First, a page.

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Plant Physiol. 2006 Nov;142(3):963-71. Epub 2006 Sep 29.

Calcium entry mediated by GLR3.3, an Arabidopsis glutamate receptor with a broad agonist profile.

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  • 1Department of Botany, University of Wisconsin, Madison, Wisconsin 53706, USA.

Abstract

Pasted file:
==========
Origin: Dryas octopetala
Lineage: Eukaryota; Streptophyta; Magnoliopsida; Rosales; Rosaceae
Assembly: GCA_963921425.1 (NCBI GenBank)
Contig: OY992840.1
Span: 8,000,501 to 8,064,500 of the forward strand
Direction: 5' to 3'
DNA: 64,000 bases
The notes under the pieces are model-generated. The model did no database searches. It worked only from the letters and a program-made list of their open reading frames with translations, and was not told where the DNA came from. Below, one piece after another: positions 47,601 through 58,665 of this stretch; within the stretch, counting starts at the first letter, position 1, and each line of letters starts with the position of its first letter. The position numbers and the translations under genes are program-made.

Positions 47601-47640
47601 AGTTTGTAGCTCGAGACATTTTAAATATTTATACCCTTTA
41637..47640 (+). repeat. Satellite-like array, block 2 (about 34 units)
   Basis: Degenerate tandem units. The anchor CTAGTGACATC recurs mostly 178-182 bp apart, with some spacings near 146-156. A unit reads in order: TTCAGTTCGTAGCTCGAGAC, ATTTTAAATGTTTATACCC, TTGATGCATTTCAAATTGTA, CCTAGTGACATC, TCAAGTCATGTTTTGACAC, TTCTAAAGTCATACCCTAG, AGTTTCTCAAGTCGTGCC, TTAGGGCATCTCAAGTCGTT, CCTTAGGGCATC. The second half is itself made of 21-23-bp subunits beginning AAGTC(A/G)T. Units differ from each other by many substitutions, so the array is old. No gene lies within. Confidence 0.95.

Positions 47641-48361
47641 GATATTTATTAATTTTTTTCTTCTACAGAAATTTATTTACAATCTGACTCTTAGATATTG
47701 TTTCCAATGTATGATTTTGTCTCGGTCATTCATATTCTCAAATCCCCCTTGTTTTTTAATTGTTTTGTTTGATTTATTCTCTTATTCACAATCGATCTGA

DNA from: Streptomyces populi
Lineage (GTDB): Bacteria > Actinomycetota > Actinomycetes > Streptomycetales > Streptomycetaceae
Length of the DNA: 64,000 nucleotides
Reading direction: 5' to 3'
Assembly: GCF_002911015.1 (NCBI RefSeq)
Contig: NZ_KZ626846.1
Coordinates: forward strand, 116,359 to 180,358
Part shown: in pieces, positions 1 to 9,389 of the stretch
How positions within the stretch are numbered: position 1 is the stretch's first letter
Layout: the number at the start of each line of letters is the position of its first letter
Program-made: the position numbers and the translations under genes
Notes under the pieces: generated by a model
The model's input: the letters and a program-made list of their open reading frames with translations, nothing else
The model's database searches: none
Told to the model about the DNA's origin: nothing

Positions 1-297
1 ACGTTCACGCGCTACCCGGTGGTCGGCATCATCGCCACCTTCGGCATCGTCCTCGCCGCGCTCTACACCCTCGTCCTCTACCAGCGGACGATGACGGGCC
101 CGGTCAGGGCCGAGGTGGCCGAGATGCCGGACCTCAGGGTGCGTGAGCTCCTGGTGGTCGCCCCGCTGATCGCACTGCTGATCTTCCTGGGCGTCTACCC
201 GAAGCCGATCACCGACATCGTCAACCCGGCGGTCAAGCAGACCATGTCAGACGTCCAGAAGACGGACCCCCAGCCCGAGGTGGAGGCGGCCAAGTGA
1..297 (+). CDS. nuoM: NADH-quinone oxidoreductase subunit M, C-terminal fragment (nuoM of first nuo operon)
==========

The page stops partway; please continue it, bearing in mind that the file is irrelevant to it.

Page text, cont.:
The amino acids glutamate (Glu) and glycine (Gly) trigger large, rapid rises in cytosolic Ca(2+) concentration and a concomitant rise in membrane potential (depolarization) in plants. The possibility that plant homologs of neuronal ionotropic glutamate receptors mediate these neuron-like ionic responses was tested in Arabidopsis (Arabidopsis thaliana) seedlings using a combination of Ca(2+) measurements, electrophysiology, and reverse genetics. The membrane depolarization triggered by Glu was greatly reduced or completely blocked in some conditions by mutations in GLR3.3, one of the 20 GLR genes in Arabidopsis. The same mutations completely blocked the associated rise in cytosolic Ca(2+). These results genetically demonstrate the participation of a glutamate receptor in the rapid ionic responses to an amino acid. The GLR3.3-independent component of the depolarization required Glu concentrations above 25 mum, did not display desensitization, and was strongly suppressed by increasing extracellular pH. It is suggested to result from H(+)-amino acid symport. Six amino acids commonly present in soils (Glu, Gly, alanine, serine, asparagine, and cysteine) as well as the tripeptide glutathione (gamma-glutamyl-cysteinyl-Gly) were found to be strong agonists of the GLR3.3-mediated responses. All other amino acids induced a small depolarization similar to the non-GLR, putative symporter component and in most cases evoked little or no Ca(2+) rise. From these results it may be concluded that sensing of six amino acids in the rhizosphere and perhaps extracellular peptides is coupled to Ca(2+) signaling through a GLR-dependent mechanism homologous to a fundamental component of neuronal signaling.

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